We're not talking about logic within movies (like the amazing Pixar theory, or the fan theory that Draco Malfoy is a werewolf) – these are the ridiculous speculations about things that happened in the real world of the movies, to actual stars. Or rather didn't.
The internet is weird.
1. Stanley Kubrick faked the moon landing
He made 2001: A Space Odyssey, which was partially set on the moon, but some people believe he was hired to fake the actual moon landing in 1969 in order to win the space race. There doesn't seem to be much (any) evidence for this, though rumour has it he was either bribed or blackmailed by NASA.
A video which claimed to show Stanley confessing was proved a fake and Stanley's daughter Vivian spoke out last year debunking the claims. There are megatons of evidence that the moon landings took place – OBVIOUSLY they took place – but still the rumours persist.
2. A non-existent genie movie from the '90s starring Sinbad is proof of parallel universes
Bear with us here. Lots of people, like hundreds of people, have distinct and specific memories of a film called Shazam (or Shazaam) released in the '90s starring comedian Sinbad as a genie who is summoned by a kid to help his dad find love.
Only it doesn't exist.
There is, however, a movie called Kazaam which came out in the '90s starring Shaquille O'Neal as a genie who helps a young boy find his dad. Those who remember Shazam insist they are not confusing the two – many say they remember both films coming out – and instead believe this and other examples of "The Mandela Effect" are evidence of a timeline shift or parallel universe, whereby there has been some kind of glitch that's altered small parts of reality.
Sinbad himself has denied Shazam exists.
Makes no difference. He's from the other universe.
3. Marisa Tomei's Oscar win for My Cousin Vinny was a mistake
In 1993, relative newcomer Tomei won a Best Supporting Actress Oscar for My Cousin Vinny. People were surprised and so the rumour was born that Jack Palance, who presented her with the award, had read out the wrong name – either in confusion or because he was drunk – and that the academy had to give her the award anyway out of embarrassment.
Myth-debunking site Snopes.com maintains this is absolutely false (and watching the video we'd have to agree), which all in all is pretty harsh on poor old Tomei, who is actually a good actress and has been nominated twice more for Best Supporting Actress since then.
She was up against Judy Davis in Husbands and Wives, Joan Plowright in Enchanted April, Vanessa Redgrave in Howards End and Miranda Richardson in Damage. Titans all, but none of them obvious winners, right?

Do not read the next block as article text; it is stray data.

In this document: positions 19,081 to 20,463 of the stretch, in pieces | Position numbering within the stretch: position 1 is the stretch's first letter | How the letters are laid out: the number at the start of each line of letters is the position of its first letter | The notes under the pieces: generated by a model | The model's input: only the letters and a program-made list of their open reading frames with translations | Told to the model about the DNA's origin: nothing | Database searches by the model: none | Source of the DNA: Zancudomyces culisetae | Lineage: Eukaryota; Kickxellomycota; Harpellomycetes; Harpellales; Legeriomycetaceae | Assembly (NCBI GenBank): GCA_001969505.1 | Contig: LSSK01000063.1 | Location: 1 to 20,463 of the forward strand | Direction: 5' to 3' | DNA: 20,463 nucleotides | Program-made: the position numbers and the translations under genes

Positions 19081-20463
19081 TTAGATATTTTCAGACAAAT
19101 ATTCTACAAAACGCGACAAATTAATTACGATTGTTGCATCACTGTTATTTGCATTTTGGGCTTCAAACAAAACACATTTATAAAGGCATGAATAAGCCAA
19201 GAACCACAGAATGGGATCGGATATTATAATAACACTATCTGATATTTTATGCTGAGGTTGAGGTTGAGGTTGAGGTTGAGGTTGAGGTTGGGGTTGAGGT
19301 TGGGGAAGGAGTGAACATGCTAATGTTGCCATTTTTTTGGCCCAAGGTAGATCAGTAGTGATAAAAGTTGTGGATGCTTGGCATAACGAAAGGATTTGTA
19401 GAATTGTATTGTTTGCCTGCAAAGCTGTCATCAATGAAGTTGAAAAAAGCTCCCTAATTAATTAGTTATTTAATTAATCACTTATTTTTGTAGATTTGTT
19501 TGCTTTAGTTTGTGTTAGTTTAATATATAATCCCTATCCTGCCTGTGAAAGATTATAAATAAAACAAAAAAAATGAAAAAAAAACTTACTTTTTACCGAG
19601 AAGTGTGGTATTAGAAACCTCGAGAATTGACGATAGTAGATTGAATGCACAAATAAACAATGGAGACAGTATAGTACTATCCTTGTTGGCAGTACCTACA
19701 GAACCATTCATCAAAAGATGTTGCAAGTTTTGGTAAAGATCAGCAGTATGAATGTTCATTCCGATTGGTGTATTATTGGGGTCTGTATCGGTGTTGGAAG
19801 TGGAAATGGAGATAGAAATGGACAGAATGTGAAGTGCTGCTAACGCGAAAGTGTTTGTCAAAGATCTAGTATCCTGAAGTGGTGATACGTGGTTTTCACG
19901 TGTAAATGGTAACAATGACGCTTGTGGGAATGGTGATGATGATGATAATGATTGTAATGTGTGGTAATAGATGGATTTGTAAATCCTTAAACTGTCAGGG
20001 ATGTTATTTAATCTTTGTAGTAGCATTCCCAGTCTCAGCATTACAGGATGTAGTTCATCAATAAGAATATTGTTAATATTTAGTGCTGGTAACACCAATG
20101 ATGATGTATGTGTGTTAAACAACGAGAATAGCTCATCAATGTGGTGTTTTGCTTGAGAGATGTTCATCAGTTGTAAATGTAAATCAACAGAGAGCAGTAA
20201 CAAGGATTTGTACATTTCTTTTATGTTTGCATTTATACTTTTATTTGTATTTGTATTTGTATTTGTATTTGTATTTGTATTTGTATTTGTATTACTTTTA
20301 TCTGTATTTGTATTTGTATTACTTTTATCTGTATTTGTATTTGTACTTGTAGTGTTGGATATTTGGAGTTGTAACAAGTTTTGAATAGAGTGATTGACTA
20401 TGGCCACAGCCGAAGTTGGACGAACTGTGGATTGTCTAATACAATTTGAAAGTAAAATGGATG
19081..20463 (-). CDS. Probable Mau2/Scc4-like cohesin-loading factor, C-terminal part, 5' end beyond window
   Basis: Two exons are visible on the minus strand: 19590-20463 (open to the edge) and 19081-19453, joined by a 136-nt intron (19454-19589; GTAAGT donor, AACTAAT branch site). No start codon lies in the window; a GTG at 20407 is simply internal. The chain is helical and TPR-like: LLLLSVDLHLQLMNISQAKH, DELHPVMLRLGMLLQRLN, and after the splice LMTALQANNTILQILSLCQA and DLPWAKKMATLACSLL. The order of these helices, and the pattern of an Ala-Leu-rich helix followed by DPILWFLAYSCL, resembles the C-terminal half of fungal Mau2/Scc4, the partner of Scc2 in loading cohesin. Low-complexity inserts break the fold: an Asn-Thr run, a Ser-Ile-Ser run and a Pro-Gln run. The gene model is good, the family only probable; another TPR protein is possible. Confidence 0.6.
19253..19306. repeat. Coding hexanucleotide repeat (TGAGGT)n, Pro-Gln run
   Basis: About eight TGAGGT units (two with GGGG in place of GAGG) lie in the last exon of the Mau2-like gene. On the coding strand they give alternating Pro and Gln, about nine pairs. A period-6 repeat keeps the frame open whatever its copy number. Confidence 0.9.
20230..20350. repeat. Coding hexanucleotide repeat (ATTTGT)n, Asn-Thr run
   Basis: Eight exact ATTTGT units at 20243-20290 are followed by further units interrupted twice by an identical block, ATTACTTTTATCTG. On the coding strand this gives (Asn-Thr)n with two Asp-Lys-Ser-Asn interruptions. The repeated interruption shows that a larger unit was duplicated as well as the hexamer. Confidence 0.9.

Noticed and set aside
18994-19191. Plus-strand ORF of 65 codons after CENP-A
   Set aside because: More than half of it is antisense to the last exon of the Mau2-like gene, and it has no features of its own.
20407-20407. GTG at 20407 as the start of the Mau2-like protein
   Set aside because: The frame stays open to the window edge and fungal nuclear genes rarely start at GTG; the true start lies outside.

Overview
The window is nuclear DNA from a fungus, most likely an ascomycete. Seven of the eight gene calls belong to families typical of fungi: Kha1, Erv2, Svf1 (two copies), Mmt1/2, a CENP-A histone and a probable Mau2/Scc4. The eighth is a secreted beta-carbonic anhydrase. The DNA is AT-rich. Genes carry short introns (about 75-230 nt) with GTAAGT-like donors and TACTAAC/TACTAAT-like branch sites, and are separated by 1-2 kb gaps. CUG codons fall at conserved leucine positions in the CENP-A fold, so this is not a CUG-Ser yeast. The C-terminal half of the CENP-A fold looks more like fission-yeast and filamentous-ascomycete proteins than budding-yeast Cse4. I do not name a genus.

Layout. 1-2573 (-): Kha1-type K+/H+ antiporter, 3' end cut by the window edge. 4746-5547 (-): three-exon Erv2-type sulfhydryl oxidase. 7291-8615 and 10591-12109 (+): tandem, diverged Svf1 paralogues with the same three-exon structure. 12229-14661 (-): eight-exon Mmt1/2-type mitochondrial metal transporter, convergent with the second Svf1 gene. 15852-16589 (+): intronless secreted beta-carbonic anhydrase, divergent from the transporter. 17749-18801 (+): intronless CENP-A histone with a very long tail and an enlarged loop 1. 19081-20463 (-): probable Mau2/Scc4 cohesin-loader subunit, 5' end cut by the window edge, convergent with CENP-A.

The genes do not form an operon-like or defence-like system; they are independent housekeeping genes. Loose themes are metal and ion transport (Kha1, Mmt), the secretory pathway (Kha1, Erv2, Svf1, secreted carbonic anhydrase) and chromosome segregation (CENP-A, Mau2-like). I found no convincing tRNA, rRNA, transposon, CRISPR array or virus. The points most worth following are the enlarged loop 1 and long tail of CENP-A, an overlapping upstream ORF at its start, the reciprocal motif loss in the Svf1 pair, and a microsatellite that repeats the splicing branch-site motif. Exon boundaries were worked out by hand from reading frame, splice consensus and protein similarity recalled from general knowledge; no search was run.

4. Max Schreck in Nosferatu was an actual vampire
Was star of Nosferatu Max Schreck – who plays the uncanny Count Orlok – a real-life vampire all along? Did director F W Murnau bribe him to appear in the movie with the promise he could drain the cast of blood after filming had finished?
No. Obviously not.
But this is one of the more fun movie conspiracy theories that has done the rounds. So much so that in 2000 the movie Shadow of the Vampire, starring creepy old Willem Dafoe, imagined the story was true.
5. Nicolas Cage is also a vampire
More spurious still is this internet theory that Nicolas Cage is a member of the walking undead, who rejuvenates himself every 70 or 80 years. The evidence is this photo posted by some bloke on eBay (according to Metro), which he claims is from 1870 and which bears a passing resemblance to Cage.
Cage denies it, pointing out that you can't take photos of vampires. But then he would say that, wouldn't he?
6. Keanu Reeves is immortal
Here is the stone-cold proof that Keanu Reeves is immortal and has lived for centuries under different identities. The website lays it out for you:
1. He ages well.
2. He supposedly bears a vague resemblance to an old portrait of Charlemagne (we can't see it ourselves)
3. …and a 19th-century French actor called Paul Mounet.
4. He's a nice chap.
5. His eyes are getting smaller.
Must be true.
7. Ben Affleck and Matt Damon stole the script for Good Will Hunting
Back in 1998, it was pretty hard to believe that the guys who'd starred in "antic, animal-house style beer-blast" Glory Daze would be winning an Oscar for their mature, sensitive script Good Will Hunting. Therefore they must have pinched it off the veteran screenwriter William Goldman, no less, who penned Butch Cassidy and the Sundance Kid, All the President's Men, The Princess Bride and many more. "I would love to say that I wrote it," Goldman joked. "Here is the truth: In my obit, it will say that I wrote it. People don't want to think those two cute guys wrote it."
Goldman admitted he was consulted as a script doctor (absolutely par for the Hollywood course) and his sole contribution to the script was to agree with some cuts that the producer had already suggested.
8. River Phoenix faked his own death and is now... a conspiracy theorist!
The internet can be a little bit terrifying. Best not look too deeply into this one then, but a certain website claims that a "9/11 truther" and conspiracy-theorising prank-caller named Mark Dice is actually River Phoenix, who faked his own death to avoid "Satanic Hollywood".
He's not the only one. Brandon Lee, who died from a gunshot on the set of The Crow is another "Death Faker" too apparently, now going under the "spy name" of Christopher Greene. Yep.